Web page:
1842 13th October. John Tattersall married Esther Dutton daughter of the late William Dutton.
1853 1st January. Thomas Dutton took his brother-in-law, John Tattersall, into partnership.
1871 21st August. Thomas Dutton died, leaving his estate in trust for his sisters Mary Dutton and Mrs Betsey Pickop.
1872 John Tattersall took his brother, William Tattersall, of Milnthorpe, into partnership.
1876 5th April. John Tattersall purchased the interest in the brewery of the late Thomas Dutton.
1878 21st September. John Tattersall died, leaving the residue of his including the brewery, to his brother, William Tattersall.
1889 William Tattersall handed over control of the brewery to his son-in-law George Whiteley.
1896 15th November. William Tattersall died, and the brewery was left to his daughter, Mrs George Whiteley.
1897 23rd November. Company refloated by a London syndicate under the name of Dutton's Blackburn Brewery Ltd.
1928 15th July. Purchase of the Blackburn Brewery Co. which incorporated Crabtree's Brewery Clitheroe, & Horsfall's Brewery Brierfield, Blackburn.
1928 10th October. Reflotation of Dutton's Blackburn Brewery Ltd.
1929 28th March. Purchase of John Mercer Ltd., of Adlington.
1936 5th July. Control purchased of Kirkstall Brewery Co Ltd. and of its subsidiaries, Albion Brewery (Leeds) Ltd. and Willow Brewery Co. Ltd.
1937 20th January. The Clifton Arms (Lytham) Ltd. purchased.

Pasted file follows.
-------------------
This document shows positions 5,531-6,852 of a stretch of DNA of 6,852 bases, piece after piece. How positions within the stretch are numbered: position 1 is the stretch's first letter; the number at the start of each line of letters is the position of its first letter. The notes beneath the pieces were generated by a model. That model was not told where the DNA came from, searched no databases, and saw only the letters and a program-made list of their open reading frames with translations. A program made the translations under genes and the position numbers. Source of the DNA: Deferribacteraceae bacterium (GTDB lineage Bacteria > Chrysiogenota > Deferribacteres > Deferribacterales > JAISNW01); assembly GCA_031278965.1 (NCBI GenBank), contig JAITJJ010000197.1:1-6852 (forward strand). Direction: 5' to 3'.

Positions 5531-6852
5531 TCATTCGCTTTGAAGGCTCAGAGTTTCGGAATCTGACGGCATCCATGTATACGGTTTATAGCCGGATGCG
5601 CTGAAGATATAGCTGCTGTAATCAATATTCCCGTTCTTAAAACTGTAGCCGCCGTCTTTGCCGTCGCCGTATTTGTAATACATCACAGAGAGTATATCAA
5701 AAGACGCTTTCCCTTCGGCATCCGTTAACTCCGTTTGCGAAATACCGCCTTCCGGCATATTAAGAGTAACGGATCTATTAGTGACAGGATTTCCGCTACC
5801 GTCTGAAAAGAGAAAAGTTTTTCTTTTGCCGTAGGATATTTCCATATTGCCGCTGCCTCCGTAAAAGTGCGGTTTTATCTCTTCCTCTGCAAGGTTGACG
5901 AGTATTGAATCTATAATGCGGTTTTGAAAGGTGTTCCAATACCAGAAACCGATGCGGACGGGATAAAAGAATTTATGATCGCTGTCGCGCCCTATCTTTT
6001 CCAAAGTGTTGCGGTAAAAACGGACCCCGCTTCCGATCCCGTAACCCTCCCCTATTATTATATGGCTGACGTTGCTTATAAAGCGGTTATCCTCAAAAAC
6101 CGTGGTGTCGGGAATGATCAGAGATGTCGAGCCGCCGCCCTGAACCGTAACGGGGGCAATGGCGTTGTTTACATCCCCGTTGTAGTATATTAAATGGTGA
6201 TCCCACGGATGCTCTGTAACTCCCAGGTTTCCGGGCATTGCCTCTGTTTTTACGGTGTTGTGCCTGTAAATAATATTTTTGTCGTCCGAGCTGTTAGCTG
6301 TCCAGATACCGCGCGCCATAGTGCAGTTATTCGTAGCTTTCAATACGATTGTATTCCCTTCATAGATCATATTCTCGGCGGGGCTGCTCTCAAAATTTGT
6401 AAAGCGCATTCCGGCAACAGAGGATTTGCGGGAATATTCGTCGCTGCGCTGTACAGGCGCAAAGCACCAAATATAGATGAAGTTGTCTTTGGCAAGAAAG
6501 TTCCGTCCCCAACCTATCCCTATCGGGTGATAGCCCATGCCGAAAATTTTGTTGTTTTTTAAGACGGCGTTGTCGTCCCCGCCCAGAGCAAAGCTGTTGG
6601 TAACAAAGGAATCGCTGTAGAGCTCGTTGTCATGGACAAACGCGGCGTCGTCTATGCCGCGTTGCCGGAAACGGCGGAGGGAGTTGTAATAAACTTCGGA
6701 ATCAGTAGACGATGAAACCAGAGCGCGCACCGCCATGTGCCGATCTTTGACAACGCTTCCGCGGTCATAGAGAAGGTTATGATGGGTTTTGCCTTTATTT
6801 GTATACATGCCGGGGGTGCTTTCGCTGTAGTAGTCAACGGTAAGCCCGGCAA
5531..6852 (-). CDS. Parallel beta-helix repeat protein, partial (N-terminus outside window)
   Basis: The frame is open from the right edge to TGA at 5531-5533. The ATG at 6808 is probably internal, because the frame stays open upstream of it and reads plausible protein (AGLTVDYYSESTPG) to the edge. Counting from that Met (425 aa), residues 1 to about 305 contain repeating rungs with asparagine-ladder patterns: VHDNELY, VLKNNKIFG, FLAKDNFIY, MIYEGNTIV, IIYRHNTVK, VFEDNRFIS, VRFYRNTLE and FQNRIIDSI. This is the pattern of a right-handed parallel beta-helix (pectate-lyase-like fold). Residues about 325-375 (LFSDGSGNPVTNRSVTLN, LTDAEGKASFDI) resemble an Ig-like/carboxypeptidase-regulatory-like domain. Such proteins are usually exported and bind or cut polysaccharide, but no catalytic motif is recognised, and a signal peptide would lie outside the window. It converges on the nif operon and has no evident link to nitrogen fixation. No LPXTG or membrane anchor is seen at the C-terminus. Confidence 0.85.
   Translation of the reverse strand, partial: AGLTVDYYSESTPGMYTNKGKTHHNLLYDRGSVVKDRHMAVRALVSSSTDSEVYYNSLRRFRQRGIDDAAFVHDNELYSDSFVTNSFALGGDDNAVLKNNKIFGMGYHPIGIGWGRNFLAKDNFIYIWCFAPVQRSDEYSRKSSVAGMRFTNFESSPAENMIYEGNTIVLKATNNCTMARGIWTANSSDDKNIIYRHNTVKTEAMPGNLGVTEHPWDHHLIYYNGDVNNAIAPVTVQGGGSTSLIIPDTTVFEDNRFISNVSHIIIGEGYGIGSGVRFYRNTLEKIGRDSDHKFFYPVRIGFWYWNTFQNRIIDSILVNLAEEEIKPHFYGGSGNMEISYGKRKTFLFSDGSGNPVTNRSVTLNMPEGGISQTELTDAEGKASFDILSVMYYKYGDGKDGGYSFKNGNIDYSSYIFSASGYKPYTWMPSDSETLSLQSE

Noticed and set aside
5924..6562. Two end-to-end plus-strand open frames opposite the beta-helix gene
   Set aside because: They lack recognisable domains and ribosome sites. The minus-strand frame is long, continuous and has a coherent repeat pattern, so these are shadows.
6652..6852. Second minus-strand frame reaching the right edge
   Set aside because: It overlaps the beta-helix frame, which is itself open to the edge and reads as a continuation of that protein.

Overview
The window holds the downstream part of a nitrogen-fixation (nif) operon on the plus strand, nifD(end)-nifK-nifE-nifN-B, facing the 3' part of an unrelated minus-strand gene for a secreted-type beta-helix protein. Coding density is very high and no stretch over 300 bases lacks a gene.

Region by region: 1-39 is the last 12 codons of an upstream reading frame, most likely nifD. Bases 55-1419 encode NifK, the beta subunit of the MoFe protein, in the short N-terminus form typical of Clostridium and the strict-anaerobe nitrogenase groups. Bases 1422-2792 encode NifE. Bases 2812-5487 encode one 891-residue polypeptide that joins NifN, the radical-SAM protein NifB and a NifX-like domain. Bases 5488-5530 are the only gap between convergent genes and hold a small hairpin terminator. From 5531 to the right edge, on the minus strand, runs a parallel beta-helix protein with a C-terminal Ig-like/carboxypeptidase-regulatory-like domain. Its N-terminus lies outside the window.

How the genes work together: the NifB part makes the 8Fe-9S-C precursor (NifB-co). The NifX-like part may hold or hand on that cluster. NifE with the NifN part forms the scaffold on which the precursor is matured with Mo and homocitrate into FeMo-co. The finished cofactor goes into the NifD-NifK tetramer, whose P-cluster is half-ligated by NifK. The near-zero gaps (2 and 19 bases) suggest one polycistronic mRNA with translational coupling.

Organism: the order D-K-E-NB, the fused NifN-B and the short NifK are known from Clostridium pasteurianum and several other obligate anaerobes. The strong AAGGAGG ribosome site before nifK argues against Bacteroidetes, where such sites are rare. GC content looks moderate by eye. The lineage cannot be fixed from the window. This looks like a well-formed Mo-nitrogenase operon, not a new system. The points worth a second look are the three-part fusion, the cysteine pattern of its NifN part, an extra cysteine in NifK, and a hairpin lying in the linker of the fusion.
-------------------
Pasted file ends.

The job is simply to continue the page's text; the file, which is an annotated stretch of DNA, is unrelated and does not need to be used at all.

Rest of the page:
1937 15th November. Flotation of Dutton's Lancashire & Yorkshire Property Corporation Ltd.
1938 11th November. Richard Seed & Co. Ltd. of Radcliffe purchased.
1938 5th December. Reflotation of Dutton's Lancashire & Yorkshire Brewery Corporation Ltd.
1947 1st April. Purchase of share capital of Jonas Alexander & Son Ltd., of Kendal.
1961 A new Rolls-Royce car with the registration plate of OBJ 1,was supplied to Managing Director Clifford Brown.
1963 September. Dutton's office block on High Street, Blackburn opened.
1964 Whitbreads acquired Dutton's Brewery.
1978 Duttons brewed its last beer in Blackburn.
1986 Office block on High Street, Blackburn was demolished.
Morrison’s supermarket now stands on the site where Dutton’s brewery once stood.
The Dutton’s residence and brewery on Bow Street Blackburn .
According to Baines Directory of 1824 William Dutton was living at 3, Bow Street, and was described a brewer. William and his father Thomas set up the brewery in 1799.
Thomas Dutton was born in Clitheroe around 1750. His son William was born in June 1780. A daughter Martha was born in November 1782.
Ivy Bank, 1, West Park Road, Blackburn. Thomas Dutton had this house built around 1870.
The close-up photograph shows the ornate doorway.
Blackburn Times 2nd September 1871 page 4, col 5
Blackburn Times 6th June 1885
Blackburn Times 20th June 1891 page 6, col 3
Picture of the grave of Thomas Dutton.
GRAVE C/E. A 19-20
THOMAS DUTTON AGED 52 BURIED 1st SEPTEMBER 1871
JOHN PICKOP AGED 61 BURIED 23rd OCTOBER 1882
MARY DUTTON AGED 60 BURIED 3rd JUNE 1885
BETSEY PICKOP AGED 69 BURIED 18th JUNE 1891